Newman University is situated next to a reservoir and, over the last few days, the current system of very warm air over Britain has resulted in the (sort of) annual ‘infestation’ of insects on the Newman campus. I have to admit to rather enjoying the sight of them, dancing lazily in loose veils in the soft afternoon sun and their sudden appearance on a paper I am reading or scurrying across the desk. However, I am also aware that, for those living in halls, it can create feelings that are far less poetic! Nevertheless, it got me thinking about flies in the Bible and the wider Ancient Near Eastern traditions.
[This post also appeared on the Newman Research Centre for the Bible and its Reception: 02/04/2017]
If I am in the minority among those living and working at Newman for rather relishing this phenomenon, I also have to concede that I appear to be a bit of an oddity where the ancients are concerned too! Flies appear to have been universally disliked, or at least, viewed as worthless pests and nuisances.
Probably the most famous instances of flies in the Bible relate to those that took part in one of the 10 plagues of Egypt. Immediately following the plague of כֵּן (‘ken’ – gnat’ or older translations ‘lice’), Exodus 8:20-32 describes the third plague as עָרֹב (arov), a swarm. Unfortunately, it does not tell us what exactly it was a swarm of – nor do the subsequent references (e.g. Pss 78:45, 105:31). Jewish and Christian biblical tradition assume that it was a swarm of flies. This is supported by the LXX that translates this as ‘a large number or multitude) of dog-fly’ (ἡ κυνόμυια πλῆθος) – a species of fly (Stomoxys calcitrans) that is known as a blood-sucking pest to all who keep livestock.
The association between flies (and particularly swarms of them) with divine punishment is also found elsewhere in the Hebrew Bible. Isaiah (7:18) describes Egypt as the זְבוּב (zevuv) or ‘fly’ that God will use to exert his vengeance. The neo-Babylonian king Nebuchadnezzar is also referred to as a type of fly, this time as a ‘gadfly’, or ‘biting fly’ (קֶ֫רֶץ – qerets) in Jeremiah 46:20.
The fly also appears, once again, in a negative way, in Ecclesiastes. Here, the Teacher (Quoheleth) tells us that:
Dead flies make the perfumer’s ointment give off a foul odour;
so a little folly outweighs wisdom and honour.
Eccl 10:1 (NRSV)
Other Ancient Near Eastern literature don’t treat the poor fly with any greater respect. Its habit of feeding on corpses and wounds, not unreasonably, closely associates it with death and disease. Yamauchi (2016: 49) notes that one Ugaritic text from Ras Ibn refers to the “expulsion of flies that are the cause of a patient’s sickness.” He also (2016:52) points to the numerous (negative) references to flies in Homer, which again, view these insects as a nuisance (at best) and a malevolent torment (at worse).
Good news for the fly
This rather damning presentation of the fly and its purpose here on earth might, if you are a fly, be all rather depressing. After all, research shows that they have an important ecological part to play. Not only are they a vital source of food for many animals (and some plants), they also have an strategic role in pollination, breaking down waste and rotting carcasses, etc. Therefore, it is nice to see that, even in antiquity, not everyone saw them as a worthless nuisance.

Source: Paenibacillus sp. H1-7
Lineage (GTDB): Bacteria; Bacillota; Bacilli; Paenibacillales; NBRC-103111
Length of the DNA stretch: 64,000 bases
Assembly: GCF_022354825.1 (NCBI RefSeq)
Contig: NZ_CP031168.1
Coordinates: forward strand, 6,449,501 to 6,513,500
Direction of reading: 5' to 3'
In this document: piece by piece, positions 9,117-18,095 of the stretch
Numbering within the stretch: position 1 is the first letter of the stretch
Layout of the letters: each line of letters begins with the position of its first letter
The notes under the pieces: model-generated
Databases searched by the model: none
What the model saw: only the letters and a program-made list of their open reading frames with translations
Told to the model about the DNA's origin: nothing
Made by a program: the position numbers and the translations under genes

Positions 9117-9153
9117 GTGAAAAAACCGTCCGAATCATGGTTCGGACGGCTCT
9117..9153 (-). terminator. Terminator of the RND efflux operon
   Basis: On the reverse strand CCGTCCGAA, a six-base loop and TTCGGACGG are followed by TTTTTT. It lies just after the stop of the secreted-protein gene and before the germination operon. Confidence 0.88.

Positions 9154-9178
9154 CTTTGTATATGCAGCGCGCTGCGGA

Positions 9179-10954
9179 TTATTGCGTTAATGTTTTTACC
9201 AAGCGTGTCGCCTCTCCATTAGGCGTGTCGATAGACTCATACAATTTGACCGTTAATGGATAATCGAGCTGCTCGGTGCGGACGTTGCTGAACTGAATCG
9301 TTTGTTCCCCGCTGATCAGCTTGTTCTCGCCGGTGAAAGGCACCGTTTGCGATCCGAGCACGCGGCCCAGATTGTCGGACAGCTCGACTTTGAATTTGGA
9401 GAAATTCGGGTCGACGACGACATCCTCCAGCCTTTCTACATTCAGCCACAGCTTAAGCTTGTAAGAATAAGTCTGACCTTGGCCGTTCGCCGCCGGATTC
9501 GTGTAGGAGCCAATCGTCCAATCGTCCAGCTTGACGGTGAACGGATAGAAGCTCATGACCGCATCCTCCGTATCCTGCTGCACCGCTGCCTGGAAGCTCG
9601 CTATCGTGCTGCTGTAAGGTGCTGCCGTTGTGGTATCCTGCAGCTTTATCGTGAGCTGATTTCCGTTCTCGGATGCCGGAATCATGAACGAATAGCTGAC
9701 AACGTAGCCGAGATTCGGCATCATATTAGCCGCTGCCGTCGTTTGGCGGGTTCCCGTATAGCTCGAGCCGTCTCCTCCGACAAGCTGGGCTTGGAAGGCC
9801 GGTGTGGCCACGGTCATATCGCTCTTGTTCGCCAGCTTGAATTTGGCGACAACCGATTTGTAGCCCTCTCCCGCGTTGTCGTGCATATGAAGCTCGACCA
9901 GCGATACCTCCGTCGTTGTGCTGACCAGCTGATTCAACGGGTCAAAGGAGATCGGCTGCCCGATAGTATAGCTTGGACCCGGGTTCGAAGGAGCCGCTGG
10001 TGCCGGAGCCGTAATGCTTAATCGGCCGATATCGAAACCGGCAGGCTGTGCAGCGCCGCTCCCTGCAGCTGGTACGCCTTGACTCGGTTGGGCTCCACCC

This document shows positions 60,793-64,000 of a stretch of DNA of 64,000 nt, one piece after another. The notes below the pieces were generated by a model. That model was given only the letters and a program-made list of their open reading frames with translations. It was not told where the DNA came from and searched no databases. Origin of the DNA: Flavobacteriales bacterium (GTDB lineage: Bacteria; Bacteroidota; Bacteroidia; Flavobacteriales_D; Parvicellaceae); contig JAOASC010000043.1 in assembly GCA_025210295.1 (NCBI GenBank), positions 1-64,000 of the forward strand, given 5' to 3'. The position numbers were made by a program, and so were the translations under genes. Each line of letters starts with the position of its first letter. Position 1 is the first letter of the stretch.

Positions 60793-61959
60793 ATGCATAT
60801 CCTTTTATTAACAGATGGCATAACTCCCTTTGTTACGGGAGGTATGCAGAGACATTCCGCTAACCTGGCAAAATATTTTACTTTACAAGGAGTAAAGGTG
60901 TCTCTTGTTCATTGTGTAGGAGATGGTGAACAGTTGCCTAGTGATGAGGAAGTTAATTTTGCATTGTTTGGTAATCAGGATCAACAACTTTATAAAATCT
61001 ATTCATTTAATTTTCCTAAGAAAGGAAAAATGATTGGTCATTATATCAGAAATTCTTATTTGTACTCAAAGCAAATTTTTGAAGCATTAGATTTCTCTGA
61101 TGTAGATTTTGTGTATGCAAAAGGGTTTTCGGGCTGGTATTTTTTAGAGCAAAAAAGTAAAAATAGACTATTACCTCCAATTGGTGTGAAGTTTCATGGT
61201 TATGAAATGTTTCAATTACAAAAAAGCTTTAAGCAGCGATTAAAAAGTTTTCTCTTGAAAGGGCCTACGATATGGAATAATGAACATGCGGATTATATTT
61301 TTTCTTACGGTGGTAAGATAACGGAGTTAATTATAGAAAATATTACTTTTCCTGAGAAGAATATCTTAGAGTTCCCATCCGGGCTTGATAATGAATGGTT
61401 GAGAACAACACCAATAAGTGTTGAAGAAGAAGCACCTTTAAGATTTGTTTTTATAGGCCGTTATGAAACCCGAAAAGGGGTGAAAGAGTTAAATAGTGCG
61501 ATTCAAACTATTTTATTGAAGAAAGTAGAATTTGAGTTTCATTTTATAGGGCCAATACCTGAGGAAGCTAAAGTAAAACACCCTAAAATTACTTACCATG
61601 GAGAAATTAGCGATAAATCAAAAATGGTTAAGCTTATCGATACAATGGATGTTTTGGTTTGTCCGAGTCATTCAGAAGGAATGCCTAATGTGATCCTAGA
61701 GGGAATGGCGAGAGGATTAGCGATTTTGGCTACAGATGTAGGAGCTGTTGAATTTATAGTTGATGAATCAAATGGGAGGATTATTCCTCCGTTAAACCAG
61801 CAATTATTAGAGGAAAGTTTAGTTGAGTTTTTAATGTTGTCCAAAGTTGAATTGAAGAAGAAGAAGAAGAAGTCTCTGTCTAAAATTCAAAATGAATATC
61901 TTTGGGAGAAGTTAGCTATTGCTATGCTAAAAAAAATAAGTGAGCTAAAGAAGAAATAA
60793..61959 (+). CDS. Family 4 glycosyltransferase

Although still possibly because of the negative association between the fly and death we do have instances of a more positive use of the fly. In Egypt, flies made of gold were awarded as medals to soldiers. Yamauchi (2016:50) speculates that this might have been to signify their proximity with death on the battlefield or that they caused the death of enemy soldiers.
It is not until we get to the Rabbinic era do we get an attempt to view the fly in a more positive way. In the Jerusalem Talmud there is a dialogue between the prophet Elijah and Rabbi Nehorai. Elijah asks the Rabbi, “Why did God create insects and creeping things in his world?” To which the Rabbi responded:
They were created to serve a need. When God’s creatures sin, he looks upon them and says, ‘Lo, I sustain those creatures that serve no purpose, all the more must I sustain those creatures that serve some purpose.’
y. Ber.9.2 (from Yamauchi, 2016:55)
However, my favourite reference to the fly comes from the Jewish 10th century CE Perek Shirah that is often seen as a hymn or song that ALL creation sings to God. Among the section recording the ‘songs’ of the flying and swimming creatures we find, once again, the זְבוּב (fly).
The song of the fly
The fly, when Israel is not busying itself with the Torah, is saying, “The voice said, ‘Call out.’ And I said, ‘What shall I call out? All flesh is grass, and all its grace is as the flower of the field.’ …The grass withers, the flower fades; but the word of our God shall endure forever.’ ‘I will create a new expression of the lips; Peace, peace for him who is far off and for him who is near, says God; and I shall heal him.”
The fly’s song, comprising a composite of texts from Isaiah (40:6,8; 57:19), captures perfectly the ancient associations with death and corruption, but locates them within an attitude of hope and grace.
Slifkin, N. (2009) Perek Shirah: Nature’s Song. 2nd edn. Jerusalem: Zoo Torah
Yamauchi, E.M. (2016) ‘Insects’ in Dictionary of Daily Life in Biblical and Post-Biblical Antiquity: Volume III I-N. Yamauchi, E.M., and Wilson, M.R. (eds) Peabody Mass: Hendrickson Publishers. pp. 42-60.